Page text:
Bacteria and Viruses
There are a number of differences between a virus and bacteria, or more appropriately, viruses
and bacteria, including their relative sizes, reproduction methods and resistance to medical inter-
vention. Bacterium, the singular form of the word bacteria, is a one-celled living organism, with
complete sets of both ribonucleic acid (RNA) and deoxyribonucleic acid (DNA) genetic codes. A
virus is little more than a section of RNA or DNA covered by a protein shell. Bacterium, therefore,
is at least a hundred times larger than a typical virus.
One major difference between viruses and bacteria is the method of reproduction. Bacterium is a
completely self-contained and self-reproducing unit. When the time is right, bacterium will split
its DNA and RNA genetic material in two. Separate cell walls will build up around these two new
bacteria, and this process will continue until thousands or millions of bacteria have formed. This
is how strains of bacteria survive in almost every environment on Earth, including non-living
surfaces like rocks or plastic.
A virus, on the other hand, cannot reproduce without a living host. A virus may lie dormant for
thousands of years before finally coming into contact with a suitable host. Once it enters the
body of a host, a virus uses leg-like appendages to clamp onto a cell and a spike or chemical
coating to penetrate the cell wall.
Once inside a living cell, a virus replaces the cell's original DNA or RNA commands with its own
genetic instructions. Those instructions are usually to make as many copies of the virus as possi-
ble. Once the individual cell has outlived its usefulness, it explodes and sends out thousands of
copies of the original virus to other unsuspecting cells.
Ninety-nine percent of all known bacteria are considered beneficial to humans, or at
least harmless. (important - because we don't want to kill the good ones!) They spend their
days breaking down organic matter and destroying harmful parasites. The small percentage of
bacteria considered harmful to the human body, such as streptococcus and E. coli, are still per-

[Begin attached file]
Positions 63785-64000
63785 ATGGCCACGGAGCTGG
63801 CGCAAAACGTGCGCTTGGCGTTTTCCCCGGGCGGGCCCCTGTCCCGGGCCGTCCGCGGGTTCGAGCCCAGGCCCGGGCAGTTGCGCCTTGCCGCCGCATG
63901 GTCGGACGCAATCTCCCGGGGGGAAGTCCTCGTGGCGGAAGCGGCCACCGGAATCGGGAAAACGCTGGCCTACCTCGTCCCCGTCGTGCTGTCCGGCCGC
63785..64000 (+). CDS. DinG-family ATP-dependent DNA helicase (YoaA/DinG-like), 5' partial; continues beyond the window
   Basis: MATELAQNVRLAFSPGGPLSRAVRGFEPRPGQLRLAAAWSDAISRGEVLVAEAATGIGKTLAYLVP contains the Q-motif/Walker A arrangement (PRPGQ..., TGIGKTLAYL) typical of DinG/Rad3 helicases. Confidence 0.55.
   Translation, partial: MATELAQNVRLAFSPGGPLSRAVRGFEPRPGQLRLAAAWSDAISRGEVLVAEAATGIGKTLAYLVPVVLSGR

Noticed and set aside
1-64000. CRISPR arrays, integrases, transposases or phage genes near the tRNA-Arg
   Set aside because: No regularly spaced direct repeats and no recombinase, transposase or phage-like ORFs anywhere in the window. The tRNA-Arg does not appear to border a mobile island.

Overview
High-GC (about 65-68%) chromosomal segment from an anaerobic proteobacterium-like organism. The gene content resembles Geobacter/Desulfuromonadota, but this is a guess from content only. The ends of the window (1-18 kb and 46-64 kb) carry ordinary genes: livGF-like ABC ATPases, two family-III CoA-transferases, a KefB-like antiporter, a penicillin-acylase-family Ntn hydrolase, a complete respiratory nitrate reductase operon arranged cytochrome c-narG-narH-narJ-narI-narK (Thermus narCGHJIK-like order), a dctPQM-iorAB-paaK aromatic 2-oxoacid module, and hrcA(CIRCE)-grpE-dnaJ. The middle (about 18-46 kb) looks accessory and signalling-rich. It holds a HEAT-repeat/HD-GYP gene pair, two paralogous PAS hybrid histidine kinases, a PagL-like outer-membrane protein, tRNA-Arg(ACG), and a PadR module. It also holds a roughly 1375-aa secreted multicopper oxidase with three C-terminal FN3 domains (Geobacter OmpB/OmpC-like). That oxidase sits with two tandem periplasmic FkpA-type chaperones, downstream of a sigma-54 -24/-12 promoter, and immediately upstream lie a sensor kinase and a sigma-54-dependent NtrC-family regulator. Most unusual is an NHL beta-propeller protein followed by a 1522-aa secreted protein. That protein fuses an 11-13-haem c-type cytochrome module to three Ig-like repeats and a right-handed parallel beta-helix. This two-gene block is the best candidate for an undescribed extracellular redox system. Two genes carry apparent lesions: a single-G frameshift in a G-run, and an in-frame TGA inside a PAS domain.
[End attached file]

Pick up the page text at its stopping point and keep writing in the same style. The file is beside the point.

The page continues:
forming the same functions as their less-toxic bacteria brethren.
Bacteria feed on the tissues of the human body and excrete toxins and acids afterwards. It is
these toxins and irritating acids that cause many of the problems associated with bacterial infec-
tion. If the bacteria can be killed with antibiotics, the infections left behind should clear up soon
Most viruses, on the other hand, serve no beneficial purpose. Their sole mission in life is
to create more viruses in order to assure survival of the strain. The deadly effect a virus has on
its host is merely incidental.
When a virus enters the human body, it seeks out an acceptable host cell and seizes it without
warning. Once the cell bursts, thousands of new viruses repeat the process on other healthy
cells. By the time the body's natural defenses become aware of the invasion, the virus may have
significant control over vital organs and tissues. Human Immunodeficiency Virus (HIV) and the
Ebola virus are textbook examples of what dangerous viruses can do to a human body before
they run their course.
Medical intervention and treatment is another major difference between viruses and
bacteria. Bacteria is alive, which means it can be killed by some form of chemical agent. Anti-
biotics are chemical compounds that kill off bacteria by destroying their cell walls or neutraliz-
ing their ability to reproduce. The reason doctors prescribe lengthy rounds of antibiotics to
patients is to create an environment in which bacteria cannot live. Although bacteria often
eventually develop a tolerance for certain antibiotics, the effect is similar to using insecticide
Viruses, by comparison, are not considered living creatures. They cannot be 'killed' in
the same sense as antibiotics kill bacteria or insecticide kills insects. In fact, treatment
of viral infections is often no treatment at all. The disease must run its course until the
body can mount a successful defense on its own. Anti-viral treatments, when they exist,
work on the principle of blocking the virus' own destructive methods. Either the RNA or DNA
strand of the virus must be rendered harmless genetically, or the methods of breaking through
a cell wall must be destroyed.
Anti-viral medications are still largely experimental, which is why certain diseases such as AIDS,
HIV and Ebola are still affecting millions of people world-wide. Scientists are still trying to un-
derstand the basic structure and genetic programming of viruses. Only by understanding how
a virus works can a successful vaccine eventually be developed. Treating most bacteria-based
diseases, on the other hand, can be a matter of finding the most effective antibiotic or using a
broad spectrum approach.
(Note: the H1N1 flu is a viral infection, while the EPA does all virucidal claims for surface disin-
fectants, the FDA does not allow virucidal claims for hand cleansers or sanitizers)
(material taken from web – Flufacts.com, CDC, and wisegeek.com)